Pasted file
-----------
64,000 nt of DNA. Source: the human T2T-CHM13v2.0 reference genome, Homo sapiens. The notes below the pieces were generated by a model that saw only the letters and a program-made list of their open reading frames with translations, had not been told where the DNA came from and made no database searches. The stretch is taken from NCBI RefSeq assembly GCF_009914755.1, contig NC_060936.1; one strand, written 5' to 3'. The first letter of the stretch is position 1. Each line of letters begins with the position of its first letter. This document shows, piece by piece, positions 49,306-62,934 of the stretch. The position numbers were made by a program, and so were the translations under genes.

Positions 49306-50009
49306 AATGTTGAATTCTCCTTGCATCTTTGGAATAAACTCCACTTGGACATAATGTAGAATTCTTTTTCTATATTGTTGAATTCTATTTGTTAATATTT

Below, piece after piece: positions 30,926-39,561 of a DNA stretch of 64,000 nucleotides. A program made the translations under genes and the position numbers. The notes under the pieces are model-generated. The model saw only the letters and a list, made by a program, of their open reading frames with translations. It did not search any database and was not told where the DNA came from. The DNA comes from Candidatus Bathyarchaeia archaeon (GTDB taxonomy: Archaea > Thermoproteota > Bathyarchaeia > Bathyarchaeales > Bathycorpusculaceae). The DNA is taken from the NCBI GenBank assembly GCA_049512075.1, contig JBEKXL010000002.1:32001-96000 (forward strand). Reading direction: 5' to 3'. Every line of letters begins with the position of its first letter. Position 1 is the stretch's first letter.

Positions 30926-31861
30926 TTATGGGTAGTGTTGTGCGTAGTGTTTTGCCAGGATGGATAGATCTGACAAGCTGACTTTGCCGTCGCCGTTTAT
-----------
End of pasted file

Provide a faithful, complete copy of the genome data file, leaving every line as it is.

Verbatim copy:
64,000 nt of DNA. Source: the human T2T-CHM13v2.0 reference genome, Homo sapiens. The notes below the pieces were generated by a model that saw only the letters and a program-made list of their open reading frames with translations, had not been told where the DNA came from and made no database searches. The stretch is taken from NCBI RefSeq assembly GCF_009914755.1, contig NC_060936.1; one strand, written 5' to 3'. The first letter of the stretch is position 1. Each line of letters begins with the position of its first letter. This document shows, piece by piece, positions 49,306-62,934 of the stretch. The position numbers were made by a program, and so were the translations under genes.

Positions 49306-50009
49306 AATGTTGAATTCTCCTTGCATCTTTGGAATAAACTCCACTTGGACATAATGTAGAATTCTTTTTCTATATTGTTGAATTCTATTTGTTAATATTT

Below, piece after piece: positions 30,926-39,561 of a DNA stretch of 64,000 nucleotides. A program made the translations under genes and the position numbers. The notes under the pieces are model-generated. The model saw only the letters and a list, made by a program, of their open reading frames with translations. It did not search any database and was not told where the DNA came from. The DNA comes from Candidatus Bathyarchaeia archaeon (GTDB taxonomy: Archaea > Thermoproteota > Bathyarchaeia > Bathyarchaeales > Bathycorpusculaceae). The DNA is taken from the NCBI GenBank assembly GCA_049512075.1, contig JBEKXL010000002.1:32001-96000 (forward strand). Reading direction: 5' to 3'. Every line of letters begins with the position of its first letter. Position 1 is the stretch's first letter.

Positions 30926-31861
30926 TTATGGGTAGTGTTGTGCGTAGTGTTTTGCCAGGATGGATAGATCTGACAAGCTGACTTTGCCGTCGCCGTTTAT